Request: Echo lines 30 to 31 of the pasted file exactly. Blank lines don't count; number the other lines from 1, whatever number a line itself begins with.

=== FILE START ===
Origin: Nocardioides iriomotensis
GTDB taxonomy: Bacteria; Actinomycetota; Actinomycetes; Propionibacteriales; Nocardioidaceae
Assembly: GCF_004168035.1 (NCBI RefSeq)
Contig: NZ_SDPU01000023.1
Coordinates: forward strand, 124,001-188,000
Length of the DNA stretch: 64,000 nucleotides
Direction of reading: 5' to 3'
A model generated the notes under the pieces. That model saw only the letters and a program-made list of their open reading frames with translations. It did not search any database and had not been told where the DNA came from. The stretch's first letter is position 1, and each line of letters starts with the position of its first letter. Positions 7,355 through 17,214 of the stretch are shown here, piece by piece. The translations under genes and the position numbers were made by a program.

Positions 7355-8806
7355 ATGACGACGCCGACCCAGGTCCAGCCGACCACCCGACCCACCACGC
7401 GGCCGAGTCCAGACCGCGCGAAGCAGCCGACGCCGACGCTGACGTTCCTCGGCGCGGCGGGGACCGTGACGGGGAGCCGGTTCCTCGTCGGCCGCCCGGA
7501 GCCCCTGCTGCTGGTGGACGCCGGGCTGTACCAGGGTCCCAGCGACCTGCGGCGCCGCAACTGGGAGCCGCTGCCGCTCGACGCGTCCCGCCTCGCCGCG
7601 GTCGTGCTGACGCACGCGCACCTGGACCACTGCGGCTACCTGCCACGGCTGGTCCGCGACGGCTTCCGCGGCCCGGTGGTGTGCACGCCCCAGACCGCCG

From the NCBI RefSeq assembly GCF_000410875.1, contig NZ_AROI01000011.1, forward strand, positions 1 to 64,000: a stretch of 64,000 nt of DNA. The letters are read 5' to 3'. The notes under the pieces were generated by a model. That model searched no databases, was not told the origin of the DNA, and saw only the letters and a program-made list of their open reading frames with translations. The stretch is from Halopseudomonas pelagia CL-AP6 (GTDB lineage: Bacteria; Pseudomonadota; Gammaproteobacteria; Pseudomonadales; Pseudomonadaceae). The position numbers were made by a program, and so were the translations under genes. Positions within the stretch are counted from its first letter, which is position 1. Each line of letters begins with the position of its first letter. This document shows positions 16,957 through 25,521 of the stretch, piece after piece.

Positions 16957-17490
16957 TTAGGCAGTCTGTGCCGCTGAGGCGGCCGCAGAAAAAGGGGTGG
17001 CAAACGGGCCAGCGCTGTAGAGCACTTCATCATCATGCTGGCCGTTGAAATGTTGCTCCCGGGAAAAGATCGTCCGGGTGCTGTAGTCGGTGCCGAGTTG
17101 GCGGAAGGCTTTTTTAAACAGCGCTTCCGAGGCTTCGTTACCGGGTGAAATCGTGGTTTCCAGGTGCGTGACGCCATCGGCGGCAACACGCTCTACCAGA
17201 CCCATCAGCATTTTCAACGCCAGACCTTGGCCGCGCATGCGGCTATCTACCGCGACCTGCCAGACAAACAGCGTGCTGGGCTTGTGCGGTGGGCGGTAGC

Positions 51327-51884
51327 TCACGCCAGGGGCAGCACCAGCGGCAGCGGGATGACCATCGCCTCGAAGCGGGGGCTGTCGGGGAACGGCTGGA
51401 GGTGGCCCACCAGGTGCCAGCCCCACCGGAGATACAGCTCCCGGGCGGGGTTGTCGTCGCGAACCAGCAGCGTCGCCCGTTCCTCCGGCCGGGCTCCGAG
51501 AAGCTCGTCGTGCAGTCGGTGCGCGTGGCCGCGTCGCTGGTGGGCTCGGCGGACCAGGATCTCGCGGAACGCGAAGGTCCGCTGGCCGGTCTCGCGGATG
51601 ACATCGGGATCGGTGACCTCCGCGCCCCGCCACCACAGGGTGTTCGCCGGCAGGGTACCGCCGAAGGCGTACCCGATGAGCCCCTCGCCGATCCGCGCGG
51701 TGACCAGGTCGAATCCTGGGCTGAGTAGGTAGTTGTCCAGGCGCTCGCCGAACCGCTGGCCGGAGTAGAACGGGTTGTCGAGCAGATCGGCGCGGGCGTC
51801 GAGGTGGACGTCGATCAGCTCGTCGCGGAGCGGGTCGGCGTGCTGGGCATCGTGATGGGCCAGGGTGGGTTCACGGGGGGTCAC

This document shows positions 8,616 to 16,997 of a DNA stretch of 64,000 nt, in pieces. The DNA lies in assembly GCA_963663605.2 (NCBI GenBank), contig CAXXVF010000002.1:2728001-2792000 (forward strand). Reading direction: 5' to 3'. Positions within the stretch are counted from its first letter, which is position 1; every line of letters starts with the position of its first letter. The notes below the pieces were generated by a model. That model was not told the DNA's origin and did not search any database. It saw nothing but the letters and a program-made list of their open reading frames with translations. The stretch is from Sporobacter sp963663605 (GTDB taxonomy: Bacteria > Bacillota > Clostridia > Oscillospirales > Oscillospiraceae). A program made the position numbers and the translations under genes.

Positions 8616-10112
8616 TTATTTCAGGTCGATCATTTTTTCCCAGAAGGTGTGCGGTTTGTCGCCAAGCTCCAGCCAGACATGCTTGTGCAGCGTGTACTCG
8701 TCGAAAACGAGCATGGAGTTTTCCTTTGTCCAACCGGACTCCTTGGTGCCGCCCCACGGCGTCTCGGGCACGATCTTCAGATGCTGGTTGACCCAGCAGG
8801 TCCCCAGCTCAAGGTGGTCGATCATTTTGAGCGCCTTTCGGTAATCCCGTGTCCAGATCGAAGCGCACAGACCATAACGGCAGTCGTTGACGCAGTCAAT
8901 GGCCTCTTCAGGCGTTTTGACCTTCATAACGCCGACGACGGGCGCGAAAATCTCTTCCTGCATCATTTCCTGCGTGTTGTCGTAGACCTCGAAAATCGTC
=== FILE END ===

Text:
8701 TCGAAAACGAGCATGGAGTTTTCCTTTGTCCAACCGGACTCCTTGGTGCCGCCCCACGGCGTCTCGGGCACGATCTTCAGATGCTGGTTGACCCAGCAGG
8801 TCCCCAGCTCAAGGTGGTCGATCATTTTGAGCGCCTTTCGGTAATCCCGTGTCCAGATCGAAGCGCACAGACCATAACGGCAGTCGTTGACGCAGTCAAT